The issue of child custody is usually of great concern to parents who are divorcing, or unmarried parents who are dissolving their household. The question of custody is actually two separate considerations: legal custody, or who makes major life decisions for the child, and physical custody, or who has the right to have the child live in their home. One parent may have sole legal and/or primary physical custody. However, it is common for parents to have joint legal custody and/or joint physical custody.
One of the most stressful parts of divorce for children is the knowledge that their parents are fighting over them, so it's ideal for parents to agree on custody and parenting time without a protracted court battle. If parents can agree upon a parenting plan that addresses custody, and it appears to be in the children’s best interests, a court will usually honor it.
One way parents can work together to reach a resolution that puts their children first is through the collaborative process. This is a form of alternative dispute resolution in which parents have the freedom to craft a parenting plan that is custom-made for their family's needs. In collaborative practice, parents have the flexibility to come up with more creative solutions than a judge would; because the parents themselves arrive at the terms of the agreement rather than having an order imposed upon them, they are much more likely to honor those terms. The process, geared as it is toward identifying and meeting the needs of all parties, reduces stress on both parents and children. Reaching agreement through the collaborative process also keeps decision-making power in the hands of the parents, and avoids what many parents consider the intrusion of the court system.
If parents choose to litigate the issue instead of reaching agreement, the court will determine who should have legal and physical custody based on the best interests of the child. These interests are determined by an examination of several factors set forth in Alaska Statutes 25.24.150.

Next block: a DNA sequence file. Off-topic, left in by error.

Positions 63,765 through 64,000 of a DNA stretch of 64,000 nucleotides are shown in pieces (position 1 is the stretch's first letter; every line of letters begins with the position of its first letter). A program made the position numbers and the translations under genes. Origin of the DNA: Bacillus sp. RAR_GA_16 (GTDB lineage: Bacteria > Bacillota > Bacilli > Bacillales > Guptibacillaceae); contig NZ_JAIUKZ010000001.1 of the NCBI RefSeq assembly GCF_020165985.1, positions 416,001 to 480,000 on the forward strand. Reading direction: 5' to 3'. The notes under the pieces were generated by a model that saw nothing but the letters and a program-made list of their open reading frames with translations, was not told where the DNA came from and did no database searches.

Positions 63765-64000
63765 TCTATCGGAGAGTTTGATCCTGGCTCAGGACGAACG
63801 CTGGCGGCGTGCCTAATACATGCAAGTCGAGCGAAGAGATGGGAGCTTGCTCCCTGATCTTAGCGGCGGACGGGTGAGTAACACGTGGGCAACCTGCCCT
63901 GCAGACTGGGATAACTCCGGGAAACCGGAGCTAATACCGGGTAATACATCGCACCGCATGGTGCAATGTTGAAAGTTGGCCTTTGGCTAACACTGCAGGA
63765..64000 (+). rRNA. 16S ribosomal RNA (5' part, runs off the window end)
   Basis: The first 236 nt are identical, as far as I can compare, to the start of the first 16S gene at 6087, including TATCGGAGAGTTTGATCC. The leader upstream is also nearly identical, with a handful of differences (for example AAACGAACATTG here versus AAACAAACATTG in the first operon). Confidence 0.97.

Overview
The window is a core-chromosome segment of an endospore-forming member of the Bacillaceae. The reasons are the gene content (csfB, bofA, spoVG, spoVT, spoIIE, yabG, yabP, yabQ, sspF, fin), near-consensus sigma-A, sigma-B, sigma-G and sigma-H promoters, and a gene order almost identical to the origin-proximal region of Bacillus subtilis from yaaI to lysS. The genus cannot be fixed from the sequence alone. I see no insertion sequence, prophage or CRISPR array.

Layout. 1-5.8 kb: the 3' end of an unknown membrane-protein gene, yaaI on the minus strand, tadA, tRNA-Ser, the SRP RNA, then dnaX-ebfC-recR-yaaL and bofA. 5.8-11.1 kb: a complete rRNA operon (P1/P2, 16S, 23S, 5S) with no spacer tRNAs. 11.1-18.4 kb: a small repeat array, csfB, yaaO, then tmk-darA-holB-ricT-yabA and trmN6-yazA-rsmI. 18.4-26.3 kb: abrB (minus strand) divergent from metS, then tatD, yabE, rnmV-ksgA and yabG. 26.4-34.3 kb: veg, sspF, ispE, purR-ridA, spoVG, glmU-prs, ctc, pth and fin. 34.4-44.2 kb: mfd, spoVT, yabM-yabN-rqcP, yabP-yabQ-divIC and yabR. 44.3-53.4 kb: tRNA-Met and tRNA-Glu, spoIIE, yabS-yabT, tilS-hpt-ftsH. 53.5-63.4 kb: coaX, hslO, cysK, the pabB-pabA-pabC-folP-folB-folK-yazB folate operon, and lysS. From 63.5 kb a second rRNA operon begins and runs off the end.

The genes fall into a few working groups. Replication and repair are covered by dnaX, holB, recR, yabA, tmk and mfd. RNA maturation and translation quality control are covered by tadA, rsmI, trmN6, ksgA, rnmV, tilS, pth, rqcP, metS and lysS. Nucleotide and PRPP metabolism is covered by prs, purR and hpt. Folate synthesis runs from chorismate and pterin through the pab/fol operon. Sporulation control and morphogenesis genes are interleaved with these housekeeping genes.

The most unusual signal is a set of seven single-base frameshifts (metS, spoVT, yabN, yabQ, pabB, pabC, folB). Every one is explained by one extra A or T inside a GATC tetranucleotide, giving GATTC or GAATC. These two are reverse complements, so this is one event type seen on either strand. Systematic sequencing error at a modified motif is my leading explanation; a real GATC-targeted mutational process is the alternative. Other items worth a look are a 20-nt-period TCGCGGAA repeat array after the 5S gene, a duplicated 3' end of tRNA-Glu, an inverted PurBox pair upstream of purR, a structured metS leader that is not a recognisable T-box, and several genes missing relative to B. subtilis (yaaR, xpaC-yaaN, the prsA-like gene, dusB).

These include such things as the physical, emotional, mental, religious, and social needs of the child; the capability and desire of each parent to meet these needs; and the child's preference if the child is of sufficient age and capacity to form a preference. The existence of domestic violence in the home is also strongly considered. In addition to the factors listed in the statute, the court may consider any information it considers relevant in making a custody determination.
The court often relies on child custody investigations to help it make custody decisions in difficult cases. The investigation may be done by the court system without charge if the parents are income-eligible, or by a private investigator paid for by the parents. The court may also make use of tools like parenting coordinators, or co-parenting facilitators, to help the parents learn how to operate as parents after divorce or separation.
In order to modify child custody, there must have been a substantial change of circumstances such that the original order is no longer in the child’s best interests. A change of circumstances might include a situation in which the original order was for an infant, but the child is now of school age, or in which one parent has been incarcerated or moved out of state.